[22] In addition, not only is there nothing to show that the respondent ever admitted liability in any specific sum, whether before the letter was written (or later, if that could be relevant) but the letter itself certainly contains no admission. Conceivably it implies that some amount is owing but what it plainly does not say, is that liability in the sum of R180 000 is admitted or that this represents the limit of the estate's indebtedness. The offered sum is expressed as a round figure and, instead of a culminating sentence indicative of the debtor's assertion of her own contention, one sees that the writer awaits the creditor's response.

[23] One is mindful of the comment in Harris (at 649) that where money accompanies an offer "in full settlement" it is more likely that one has to do with payment of an admitted liability than with an offer of settlement but, with respect, adding ready money to the offer could just as well be construed as an endeavour to make the proposition more attractive and to persuade the creditor to accept.

[24] Counsel for the appellant contended that the letter was ambiguous in the light of the contents of a letter of 14 August 1997 in response to the appellant's letter of 8 August. The letter of 14 August reads as follows:

"I/S: BOEDEL WYLE JH VAN DE VYVER: REKENINGNOMMERS 04-04944138-5 & 04-04923138-1.

Ons verwys na bogenoemde aangeleentheid en u skrywe van 8 Augustus 1997 en wens as volg te berig.

Die genoemde Metropolitan Polis is aan u bankinstansie gesedeer, Die feit dat wyle Mnr JH van de Vyver die betrokke rekening gesluit het waarop die maandelikse premies per debietorder moes deurgaan is nie 'n kriteria wat in die geval in aanmerking geneem moet word nie.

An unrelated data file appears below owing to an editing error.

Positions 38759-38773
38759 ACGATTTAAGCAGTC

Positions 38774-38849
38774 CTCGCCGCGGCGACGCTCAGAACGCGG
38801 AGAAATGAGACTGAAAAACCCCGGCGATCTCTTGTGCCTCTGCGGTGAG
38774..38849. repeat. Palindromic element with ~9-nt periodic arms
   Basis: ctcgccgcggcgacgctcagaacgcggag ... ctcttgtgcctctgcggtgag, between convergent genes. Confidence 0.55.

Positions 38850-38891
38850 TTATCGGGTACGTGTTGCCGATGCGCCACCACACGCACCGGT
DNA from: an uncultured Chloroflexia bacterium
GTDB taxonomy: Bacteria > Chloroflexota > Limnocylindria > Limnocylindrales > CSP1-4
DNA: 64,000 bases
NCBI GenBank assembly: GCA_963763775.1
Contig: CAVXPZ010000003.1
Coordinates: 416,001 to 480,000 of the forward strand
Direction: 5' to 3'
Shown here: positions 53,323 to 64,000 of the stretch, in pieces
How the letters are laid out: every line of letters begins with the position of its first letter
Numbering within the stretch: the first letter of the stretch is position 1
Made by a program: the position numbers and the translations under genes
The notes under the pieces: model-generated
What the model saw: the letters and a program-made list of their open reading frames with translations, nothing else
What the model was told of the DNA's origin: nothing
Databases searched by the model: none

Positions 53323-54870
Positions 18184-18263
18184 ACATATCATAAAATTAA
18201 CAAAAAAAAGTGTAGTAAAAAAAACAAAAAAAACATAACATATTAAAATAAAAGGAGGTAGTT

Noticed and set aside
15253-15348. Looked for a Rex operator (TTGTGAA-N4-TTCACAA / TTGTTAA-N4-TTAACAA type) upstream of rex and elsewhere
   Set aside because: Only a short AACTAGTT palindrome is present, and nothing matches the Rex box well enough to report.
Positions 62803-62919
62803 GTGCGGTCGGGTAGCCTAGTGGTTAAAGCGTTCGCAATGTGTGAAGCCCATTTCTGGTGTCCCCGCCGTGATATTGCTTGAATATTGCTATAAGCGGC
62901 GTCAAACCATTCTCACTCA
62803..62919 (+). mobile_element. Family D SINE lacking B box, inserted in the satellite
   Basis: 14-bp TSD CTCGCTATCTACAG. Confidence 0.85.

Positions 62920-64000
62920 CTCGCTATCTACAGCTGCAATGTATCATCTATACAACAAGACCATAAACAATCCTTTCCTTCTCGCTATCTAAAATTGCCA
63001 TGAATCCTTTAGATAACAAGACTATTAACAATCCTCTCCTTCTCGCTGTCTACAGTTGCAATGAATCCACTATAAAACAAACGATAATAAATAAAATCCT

Metropolitan lewens sou u bankinstansie verwittig het met betrekking tot die betaling van die premies aangesien die betrokke polis aan u gesedeer wat toe die oorledene die rekening in 1991 gesluit het.

Die onus het dus op u bankinstansie gerus om wyle Mnr van de Vyvyer van die situasie in kennis te stel.

Indien die polis nie aan u bankinstansie gesedeer was nie dan stem ons wel toe dat die onus op die kliënt gerus het om alternatiewe reëlings te tref vir die betaling van die premies.

Indien die uitkeer bedrag van die polis in die bedrag van R150 000,00 (EENHONDERD EN VYFTIG DUISEND RAND) aan u bankinstansie uitbetaal is gedurende November 1996 sou die rente betaalbaar tot op datum gevolglik nie R7 000,00 tot R8 000,00 per maand beloop het nie. Die rente betaalbaar op die uitstaande balans van ongeveer R130 000,00 (EEN HONDERD EN DERTIG DUISEND RAND) sou dus in die omgewing van R2 300,00 (TWEE DUISEND DRIE HONDERD RAND) per maand beloop het.

Die bedrag van R180 000,00 (EENHONDERD EN TAGTIG DUISEND RAND) aan u aangebied in volle en finale vereffening ten opsigte van rekeningnommers 04-04944138-5 en 04-04923138-1 is dus 'n baie realistiese aanbod in die omstandighede.

Ons het dus geen keuse om die bedrag van R150 000,00 (EEN HONDERD EN VYFTIG DUISEND RAND) plus die bedrag van R42 300,00 (TWEE EN VERTIG DUISEND DRIE HONDERD RAND) vir skadevergoeding as gevolg van rente betaalbaar aan u van u te eis.